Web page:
Talkin’ Turkey

As I viewed a tom turkey while he fanned out his prodigious feathers and strutted about three females, who appeared to ignore his extravagant gestures, I recalled that wild turkeys are not native to Lake County. These great gobblers, Meleagris gallopavo are, however, native to North America. According to the Department of Fish and Wildlife, turkeys were brought into California in the 1870s, the 1920s, 1950s, and again in the 1970s. The turkeys which were imported in the 1970s came from Texas. Since then, the big birds have taken a shining to their adopted homes in Lake County, with estimates of wild turkeys exceeding 240,000 throughout California.

The antics of wild turkeys are extremely entertaining. It appears that they sometimes forget that they can fly as they run across a field. When they do flap their enormous wings to roost for the night upon the lichen-encrusted limb of an oak, their silhouettes are quite picturesque. I enjoy it when they imitate Pig Pen of Snoopy cartoon fame by hunkering down in the dirt for a good old-fashioned dirt bath in order to rid themselves of pests! Turkeys do, at times, make pests of themselves as they have been known to leave ‘calling cards’ (their prodigious scat), roost upon automobiles, and dig up gardens.

Males, or toms boast striking feather colors with iridescent copper coloration, golds and greens. According to Audubon’s website, birds have the molecule called melanin to thank for feather pigments. Audubon further states that colorful flight feathers are not just showy but serve the purpose of withstanding wear and tear, with an added bonus of allowing for more aerodynamics during flight. The tom’s head shows red regions and red wattles or fleshy, hanging ‘caruncles.’ Turkeys have a characteristic ‘snood,’ or flesh-type appendage over the beak. Both the male and female wear dark and white barred wing feathers and dark over-all coloration. Female turkeys or hens weigh on average, 6-12 pounds, while the toms can weigh 11-24 pounds when fully grown.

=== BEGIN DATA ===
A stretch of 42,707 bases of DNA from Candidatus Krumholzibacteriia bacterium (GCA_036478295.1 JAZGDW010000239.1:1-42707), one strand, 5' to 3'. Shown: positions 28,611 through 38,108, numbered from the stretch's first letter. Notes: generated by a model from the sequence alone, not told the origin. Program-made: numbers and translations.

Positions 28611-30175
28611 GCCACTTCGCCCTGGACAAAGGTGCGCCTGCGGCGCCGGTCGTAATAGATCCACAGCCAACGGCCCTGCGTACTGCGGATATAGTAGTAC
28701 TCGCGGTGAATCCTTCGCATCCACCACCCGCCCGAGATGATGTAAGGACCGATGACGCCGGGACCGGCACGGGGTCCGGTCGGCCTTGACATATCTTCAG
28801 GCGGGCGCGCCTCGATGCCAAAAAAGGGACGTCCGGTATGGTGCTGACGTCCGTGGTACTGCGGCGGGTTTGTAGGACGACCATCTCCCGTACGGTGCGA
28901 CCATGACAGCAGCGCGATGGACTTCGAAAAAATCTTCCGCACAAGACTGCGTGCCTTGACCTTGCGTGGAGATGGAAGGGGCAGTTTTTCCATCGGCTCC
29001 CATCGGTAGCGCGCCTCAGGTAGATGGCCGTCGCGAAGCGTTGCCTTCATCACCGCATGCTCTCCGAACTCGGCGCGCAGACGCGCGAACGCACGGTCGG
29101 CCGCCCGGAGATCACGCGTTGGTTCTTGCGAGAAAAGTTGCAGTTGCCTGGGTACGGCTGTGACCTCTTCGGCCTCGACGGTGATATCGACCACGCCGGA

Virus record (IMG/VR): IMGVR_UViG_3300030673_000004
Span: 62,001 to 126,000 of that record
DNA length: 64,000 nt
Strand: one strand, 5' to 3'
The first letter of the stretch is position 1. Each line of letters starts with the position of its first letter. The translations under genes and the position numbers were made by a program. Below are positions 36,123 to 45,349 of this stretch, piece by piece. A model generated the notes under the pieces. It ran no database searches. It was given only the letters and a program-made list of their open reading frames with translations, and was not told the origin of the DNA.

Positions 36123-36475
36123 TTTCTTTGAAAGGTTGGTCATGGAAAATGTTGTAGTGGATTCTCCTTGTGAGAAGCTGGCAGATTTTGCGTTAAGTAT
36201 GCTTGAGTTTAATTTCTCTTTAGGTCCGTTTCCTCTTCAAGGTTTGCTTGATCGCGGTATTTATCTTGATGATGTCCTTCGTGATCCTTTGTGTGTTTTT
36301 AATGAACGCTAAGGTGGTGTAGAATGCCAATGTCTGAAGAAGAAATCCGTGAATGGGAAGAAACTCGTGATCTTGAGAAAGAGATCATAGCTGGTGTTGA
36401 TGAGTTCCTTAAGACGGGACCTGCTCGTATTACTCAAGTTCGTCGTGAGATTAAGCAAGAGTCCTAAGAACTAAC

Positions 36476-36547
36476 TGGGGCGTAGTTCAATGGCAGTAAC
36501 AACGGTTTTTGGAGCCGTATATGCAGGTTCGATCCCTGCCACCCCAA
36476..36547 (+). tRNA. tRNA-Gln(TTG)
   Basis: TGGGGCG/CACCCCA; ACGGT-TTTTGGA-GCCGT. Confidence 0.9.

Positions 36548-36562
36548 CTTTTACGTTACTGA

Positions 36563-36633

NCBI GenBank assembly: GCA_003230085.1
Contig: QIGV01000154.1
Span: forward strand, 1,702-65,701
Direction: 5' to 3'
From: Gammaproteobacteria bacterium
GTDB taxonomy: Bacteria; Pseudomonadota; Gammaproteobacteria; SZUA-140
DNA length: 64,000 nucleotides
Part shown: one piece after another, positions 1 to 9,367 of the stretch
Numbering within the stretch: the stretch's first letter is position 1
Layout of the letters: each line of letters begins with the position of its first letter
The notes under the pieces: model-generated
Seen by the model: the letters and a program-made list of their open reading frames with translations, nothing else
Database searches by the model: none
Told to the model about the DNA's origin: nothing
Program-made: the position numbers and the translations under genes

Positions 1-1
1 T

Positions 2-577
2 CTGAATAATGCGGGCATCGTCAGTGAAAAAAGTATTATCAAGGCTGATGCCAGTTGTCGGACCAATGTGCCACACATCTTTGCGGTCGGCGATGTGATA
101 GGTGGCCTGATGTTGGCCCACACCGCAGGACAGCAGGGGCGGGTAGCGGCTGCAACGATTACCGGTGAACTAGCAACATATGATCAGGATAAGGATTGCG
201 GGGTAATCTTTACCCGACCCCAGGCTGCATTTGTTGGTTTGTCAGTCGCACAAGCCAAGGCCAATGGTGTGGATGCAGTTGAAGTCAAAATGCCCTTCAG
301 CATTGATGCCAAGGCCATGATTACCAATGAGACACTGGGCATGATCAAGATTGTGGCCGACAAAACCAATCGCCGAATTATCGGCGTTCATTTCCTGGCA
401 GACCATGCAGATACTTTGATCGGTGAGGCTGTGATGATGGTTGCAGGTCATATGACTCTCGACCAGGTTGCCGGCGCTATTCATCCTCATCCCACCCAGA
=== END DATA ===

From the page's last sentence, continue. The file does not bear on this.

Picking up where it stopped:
Wild turkeys thrive in habitat which includes conifer forests, oak woods to fields, marshes, and pastures. Being omnivores, turkeys seek out nuts and seeds, acorns and roots, along with lizards and snakes. Turkeys are sometimes viewed as they feast upon toyon and other berries too. Then, they appear rather ungainly, perching and swaying amongst the toyon shrubs while consuming the crimson berries. Turkeys try and get their fill of toyon berries before other avian species, such as robins fly in, or before coyotes and bears appropriate them.

The turkey hens may lay up to 14 eggs, often one per day, after mating season. The clutch has many predators, so the hen typically does not leave the nest for around a month. It is vital for her to then watch for gopher snakes, skunks, hawks, raccoons and other voracious predators.   

What fun it is to study Lake County’s wild things! The more I learn, the more I want to learn!

To avoid problems which can occur with wild turkeys at your residence,  the Department of Fish and Wildlife states:

If turkeys begin feeding under hanging bird feeders, remove the feeders until the turkeys leave the area.

If turkeys are causing problems in your yard, install motion-detecting sprinklers.

Wild turkeys typically will not enter yards with dogs.

If confronted by a wild turkey that has lost its fear of humans, an open umbrella may help steer it out of your path.

Depredation permits are required to kill wild turkeys that are causing property damage.

Kathleen Scavone

Kathleen Scavone, MA., is a retired educator who has resided in beautiful Lake County for over 45 years. She freelances fiction, poetry, nature writing, curriculum ideas, and local history. She writes for The Press Democrat, Napa Valley Register, News From Native California, Green Prints, etc. She has published three books, a play and a poetry chapbook. The second edition of her locally set historical novella, People of the Water- a novella of the events leading to the Bloody Island Massacre of 1850 is available in local museums and stores, as well as on Amazon.com and IngramSpark in both paperback and e-book formats. She has written Anderson Marsh State Historic Park- A Walking History, Prehistory, Flora and Fauna tour of a California State Park, and Native Americans of Lake County. Kathleen is a photographer and potter. Her other interests include hiking, assisting on archaeology digs, travel, gardening and reading.

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